The DxO ClearView (Dehaze on other software) is a special treatment for landscapes that boosts contrasts to remove the atmospheric veil and blurs the mist.
It is available with the Elite Edition of PhotoLab, in global correction and Local Adjustment.

PhotoLab offers an exclusive treatment which is a concentrate of MicroContrast accentuation coupled with an increase in color saturation.
Once again, this is not a recipe dosed with traditional sliders but an analysis of the image coupled with a specific treatment using particular algorithms.
It is not possible to reproduce the effect of Clear View by combining various traditional corrections.

* The Clearview does most of its work on dark pixels contained in the light and medium areas.
  By restoring deeper blacks, it adds contrast to the image and liveliness to colors.
* It is dependent on the brightness; exposure compensation and selective tone settings
* Color rendering is often a bit cold
* It easily gives a dramatic atmosphere to the images by increasing the contrast and saturation.
* For DxO, like other editors, the default settings on this type of function are a little forced to show the effect. On a landscape, values of 10 to 20 are generally sufficient for a subtle effect.

Click to enlarge – Alt+ < to return

The illustration is a picture taken at 11 o’clock under a blazing sun.

I myself do not systematically activate ClearView in my preset when opening photos, to appreciate the effect when it’s applied.

* Prefer to use it for Local Adjustments, to modulate its effect according to the elements in the image. Do not apply it to foregrounds, for example.
* Always try to use it at the minimum power necessary, and prefer to increase the fine contrast slightly (FilmPack license).

* In my own preset the ClearView is inactive in order to appreciate its effect when I judge its application.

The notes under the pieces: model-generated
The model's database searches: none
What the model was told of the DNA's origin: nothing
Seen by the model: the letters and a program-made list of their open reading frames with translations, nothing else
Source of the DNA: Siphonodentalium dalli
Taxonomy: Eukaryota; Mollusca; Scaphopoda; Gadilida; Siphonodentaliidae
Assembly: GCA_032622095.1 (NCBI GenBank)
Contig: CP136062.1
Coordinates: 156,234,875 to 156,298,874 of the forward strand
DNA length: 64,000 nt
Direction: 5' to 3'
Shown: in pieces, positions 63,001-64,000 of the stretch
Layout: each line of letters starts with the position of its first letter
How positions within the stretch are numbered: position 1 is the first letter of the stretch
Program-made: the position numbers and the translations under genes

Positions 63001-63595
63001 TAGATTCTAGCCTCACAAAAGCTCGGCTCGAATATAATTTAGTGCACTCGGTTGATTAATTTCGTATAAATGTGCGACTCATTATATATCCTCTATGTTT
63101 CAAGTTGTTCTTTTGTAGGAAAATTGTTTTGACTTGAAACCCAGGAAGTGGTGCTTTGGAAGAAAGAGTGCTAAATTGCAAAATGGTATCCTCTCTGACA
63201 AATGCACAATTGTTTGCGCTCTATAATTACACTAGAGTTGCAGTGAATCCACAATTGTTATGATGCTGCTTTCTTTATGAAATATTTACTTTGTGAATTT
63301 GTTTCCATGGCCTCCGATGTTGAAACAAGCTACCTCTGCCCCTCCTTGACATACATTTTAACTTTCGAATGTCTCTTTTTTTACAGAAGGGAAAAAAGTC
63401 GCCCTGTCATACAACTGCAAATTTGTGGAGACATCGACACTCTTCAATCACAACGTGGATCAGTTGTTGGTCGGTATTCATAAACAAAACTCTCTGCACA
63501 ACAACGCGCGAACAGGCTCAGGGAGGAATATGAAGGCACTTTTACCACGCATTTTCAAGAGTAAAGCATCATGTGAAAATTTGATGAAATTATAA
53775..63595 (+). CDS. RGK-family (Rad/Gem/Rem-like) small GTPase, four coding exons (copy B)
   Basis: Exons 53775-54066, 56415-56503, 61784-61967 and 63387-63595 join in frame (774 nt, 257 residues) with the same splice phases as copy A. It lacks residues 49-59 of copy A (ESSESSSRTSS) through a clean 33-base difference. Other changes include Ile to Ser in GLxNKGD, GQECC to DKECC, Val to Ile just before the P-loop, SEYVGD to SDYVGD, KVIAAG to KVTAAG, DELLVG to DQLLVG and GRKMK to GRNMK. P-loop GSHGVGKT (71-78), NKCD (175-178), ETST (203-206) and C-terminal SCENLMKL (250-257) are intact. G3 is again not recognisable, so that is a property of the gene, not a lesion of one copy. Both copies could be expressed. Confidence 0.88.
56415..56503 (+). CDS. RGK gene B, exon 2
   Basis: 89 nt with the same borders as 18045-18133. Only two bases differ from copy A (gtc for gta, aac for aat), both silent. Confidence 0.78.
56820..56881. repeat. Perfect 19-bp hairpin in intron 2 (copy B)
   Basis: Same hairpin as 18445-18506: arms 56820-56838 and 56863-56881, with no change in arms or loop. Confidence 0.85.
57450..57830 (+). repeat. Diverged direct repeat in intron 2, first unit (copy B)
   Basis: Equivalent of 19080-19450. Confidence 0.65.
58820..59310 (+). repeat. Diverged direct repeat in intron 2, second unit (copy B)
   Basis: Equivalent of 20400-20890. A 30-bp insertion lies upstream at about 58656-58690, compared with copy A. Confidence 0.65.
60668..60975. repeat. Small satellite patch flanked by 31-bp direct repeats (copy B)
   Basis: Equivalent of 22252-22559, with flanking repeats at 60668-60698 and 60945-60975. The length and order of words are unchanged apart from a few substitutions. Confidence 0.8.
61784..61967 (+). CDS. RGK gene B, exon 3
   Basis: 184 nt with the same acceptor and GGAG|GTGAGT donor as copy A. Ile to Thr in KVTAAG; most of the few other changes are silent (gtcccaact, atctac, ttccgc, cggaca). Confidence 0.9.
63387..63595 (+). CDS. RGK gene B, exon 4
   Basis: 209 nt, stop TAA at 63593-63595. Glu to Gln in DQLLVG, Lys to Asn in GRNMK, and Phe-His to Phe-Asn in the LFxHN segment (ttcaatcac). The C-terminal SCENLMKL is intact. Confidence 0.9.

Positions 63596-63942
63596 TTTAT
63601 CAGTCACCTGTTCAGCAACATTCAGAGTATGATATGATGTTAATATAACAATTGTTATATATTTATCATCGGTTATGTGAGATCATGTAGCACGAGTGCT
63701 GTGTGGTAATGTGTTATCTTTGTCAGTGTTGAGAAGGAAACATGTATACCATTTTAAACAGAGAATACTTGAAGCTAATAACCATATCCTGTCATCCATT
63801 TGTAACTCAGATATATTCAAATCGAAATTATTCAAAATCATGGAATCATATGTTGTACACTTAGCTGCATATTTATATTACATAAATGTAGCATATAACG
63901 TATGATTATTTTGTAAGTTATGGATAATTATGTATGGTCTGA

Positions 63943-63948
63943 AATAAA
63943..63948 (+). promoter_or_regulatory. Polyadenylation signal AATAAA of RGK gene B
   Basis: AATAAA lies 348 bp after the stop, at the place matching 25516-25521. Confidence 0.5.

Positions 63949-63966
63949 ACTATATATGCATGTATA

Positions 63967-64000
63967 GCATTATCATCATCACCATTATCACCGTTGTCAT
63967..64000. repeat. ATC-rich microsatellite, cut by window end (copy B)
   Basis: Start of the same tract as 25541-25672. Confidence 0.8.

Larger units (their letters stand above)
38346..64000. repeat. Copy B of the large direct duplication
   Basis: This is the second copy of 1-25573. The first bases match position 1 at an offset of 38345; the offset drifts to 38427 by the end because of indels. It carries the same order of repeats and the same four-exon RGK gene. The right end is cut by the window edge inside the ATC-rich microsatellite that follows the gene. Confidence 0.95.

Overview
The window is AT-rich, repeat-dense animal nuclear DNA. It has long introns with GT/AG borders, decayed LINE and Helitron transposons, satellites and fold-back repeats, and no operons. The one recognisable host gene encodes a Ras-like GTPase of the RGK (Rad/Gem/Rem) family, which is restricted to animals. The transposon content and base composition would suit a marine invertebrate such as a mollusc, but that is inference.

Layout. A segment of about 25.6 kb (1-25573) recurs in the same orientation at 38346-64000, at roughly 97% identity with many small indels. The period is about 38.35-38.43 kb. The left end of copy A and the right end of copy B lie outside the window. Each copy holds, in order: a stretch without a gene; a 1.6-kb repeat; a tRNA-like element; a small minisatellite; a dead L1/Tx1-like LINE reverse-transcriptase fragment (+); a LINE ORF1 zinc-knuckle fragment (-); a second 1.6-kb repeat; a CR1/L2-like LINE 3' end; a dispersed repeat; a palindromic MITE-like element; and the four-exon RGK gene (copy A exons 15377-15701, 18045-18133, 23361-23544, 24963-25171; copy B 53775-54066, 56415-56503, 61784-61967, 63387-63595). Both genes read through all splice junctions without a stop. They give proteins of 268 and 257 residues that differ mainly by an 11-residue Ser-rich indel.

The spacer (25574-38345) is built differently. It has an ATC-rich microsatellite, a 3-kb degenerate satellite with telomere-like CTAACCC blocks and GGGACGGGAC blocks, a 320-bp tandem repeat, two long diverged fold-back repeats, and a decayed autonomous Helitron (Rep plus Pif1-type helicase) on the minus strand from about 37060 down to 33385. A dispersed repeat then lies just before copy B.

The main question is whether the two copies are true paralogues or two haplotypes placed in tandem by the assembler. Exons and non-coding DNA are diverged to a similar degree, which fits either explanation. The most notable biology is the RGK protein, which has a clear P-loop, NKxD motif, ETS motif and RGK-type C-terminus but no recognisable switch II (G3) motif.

* It is prepositioned to 15 by default. I then activate it by Right-Clicking on the right-hand part of the rail so that it is set to the starting value of 20.

See the tutorial “Efficiency with PhotoLab – Presets

The ClearView must be activated before using the tools of the “Contrast” palette in order to have the desired rendering right away. Do not hesitate to use both corrections at the same time.

Some busy users use the ClearView to adjust contrast, microcontrast and saturation with a single slider. This is an mistake that causes you to lose control of the overall correction and increases the risk of artifacts.

Clearview has been improved in version 4 of PhotoLab to give more natural and pleasing results with subtle details. DxO calls this version 2 “Clearview Plus” without allowing access to the first version (like PRIME for example). This adverb makes the name unnecessarily cumbersome.

The ClearView to give character to an image  
The application of the ClearView gives a portrait some hardness. Apart from this effect the ClearView is generally not recommended for this purpose.
On this image with a chilly atmosphere, it was the means to give this chiseled atmosphere that freezes.

Compensating for the excess of Clearview
For this image of a red kite on the hunt, which is a bit soft at first, 
Selective tone: highlights -40, midtones +60, shadows +20,
The ClearView processing is very strong: +70
Yet the values are consistent. The subject is the bird that it is important to highlight by ensuring the consistency of the image.

See the tutorial “Mastery of PhotoLab – Manipulate sliders

The ClearView as a local adjustment mask 
In a populated landscape like this one, the animals are too saturated by the ClearView.
– Do not use the ClearView on the global image
– Use a gradient filter (Local Adjustments) to densify the sky and another for the sea

Neutralize the color change  
The ClearView has enhanced this image, but has distorted the shade of the metallic blues and lost the bronze mirror look.
– Then use the desaturation of the blues in the HSL Adjustment
– Lighten the ochres still with the HSL Adjustment – All rights reserved – tous droits réservés.

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